KATIMA MULILO – Namibia has celebrated the great strides made in combating trafficking in persons.
During the commemoration of World Day Against Trafficking in Persons (WDATIP) in the Zambezi region, Deputy Prime Minister and Minister of International Relations and Cooperation Netumbo Nandi-Ndaitwah praised those involved in maintaining Namibia’s status as a Tier 1 country in the 2021 Trafficking in Persons (TIP) report for prohibiting severe forms of trafficking in persons and punishing acts of trafficking.
Namibia is again the only country in Africa to achieve a tier one ranking, joining 28 countries globally.
“Indeed, it is important to recognise the progress made so far. However, there is still significant room for improvement specifically to leverage on use and misuse of technology. Currently, the Namibian Police have 57 cases under investigation, of which 17 cases are on the court roll.
“I am delighted to mention that Namibia maintained tier one because as a country, we met the required minimum standard to address trafficking in persons. These range from having laws in place, awareness creation campaigns, capacity building of key services providers and proving victim assistance,” said Nandi-Ndaitwah, in a speech read on her behalf by the Minister of Gender Equality, Poverty Eradication and Social Welfare Doreen Sioka.
The day is marked internationally on 30 July annually. Namibia commemorated the day last Friday under the theme: ‘Use and Abuse of Technology’.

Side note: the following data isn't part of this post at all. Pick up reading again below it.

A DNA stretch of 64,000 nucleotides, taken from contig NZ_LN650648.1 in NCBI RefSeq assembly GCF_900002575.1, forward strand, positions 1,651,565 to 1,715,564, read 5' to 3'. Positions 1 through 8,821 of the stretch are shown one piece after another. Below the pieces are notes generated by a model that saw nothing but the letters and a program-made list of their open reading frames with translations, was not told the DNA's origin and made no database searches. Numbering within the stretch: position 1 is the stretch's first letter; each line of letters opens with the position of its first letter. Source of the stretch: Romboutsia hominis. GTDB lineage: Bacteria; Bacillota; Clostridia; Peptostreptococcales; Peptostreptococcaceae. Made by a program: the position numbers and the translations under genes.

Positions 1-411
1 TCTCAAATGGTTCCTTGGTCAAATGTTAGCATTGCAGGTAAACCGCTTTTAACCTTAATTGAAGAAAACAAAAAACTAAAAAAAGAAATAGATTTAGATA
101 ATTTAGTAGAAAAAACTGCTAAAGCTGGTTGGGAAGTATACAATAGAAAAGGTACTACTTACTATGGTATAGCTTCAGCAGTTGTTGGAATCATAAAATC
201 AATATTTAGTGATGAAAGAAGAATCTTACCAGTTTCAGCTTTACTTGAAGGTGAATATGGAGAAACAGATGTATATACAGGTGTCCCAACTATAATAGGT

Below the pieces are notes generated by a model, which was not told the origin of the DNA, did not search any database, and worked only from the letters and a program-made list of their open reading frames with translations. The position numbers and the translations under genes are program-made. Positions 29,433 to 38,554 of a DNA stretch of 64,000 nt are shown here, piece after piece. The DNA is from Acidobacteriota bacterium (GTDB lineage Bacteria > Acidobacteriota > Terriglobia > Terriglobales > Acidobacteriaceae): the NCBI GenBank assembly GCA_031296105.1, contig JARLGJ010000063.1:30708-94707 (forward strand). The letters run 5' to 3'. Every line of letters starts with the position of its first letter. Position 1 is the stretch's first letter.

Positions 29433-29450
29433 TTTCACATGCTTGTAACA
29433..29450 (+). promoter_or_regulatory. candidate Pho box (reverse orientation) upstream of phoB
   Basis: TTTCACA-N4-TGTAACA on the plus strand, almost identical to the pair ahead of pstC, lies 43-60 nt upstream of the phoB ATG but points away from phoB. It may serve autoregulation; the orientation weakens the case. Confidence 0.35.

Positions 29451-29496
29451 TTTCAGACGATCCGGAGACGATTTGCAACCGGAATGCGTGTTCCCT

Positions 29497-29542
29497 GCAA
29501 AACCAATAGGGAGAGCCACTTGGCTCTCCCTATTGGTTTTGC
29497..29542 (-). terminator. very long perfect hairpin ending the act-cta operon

Nandi-Ndaitwah further said to combat trafficking in persons, government has over the years referred identified victims to care, port employees are always trained on trafficking victim identification, and eight government-operated shelters to provide care to victims of trafficking were opened.
She added that for the previous financial year 2021/2022, Namibia assisted 39 victims of trafficking through the ministry of gender equality.
She also pointed out that there are about 1 155 trained front-line responders. These include investigating officers, immigration officers, and labour inspectors.
“I would want to see these trained personnel visibility in communities, specifically in rural areas to continue educating our citizens on what constitutes trafficking in persons; different forms; signs and preventative ways,” said Nandi-Ndaitwah.
- Kinney Ndopu is an intern in the MICT in the Zambezi region.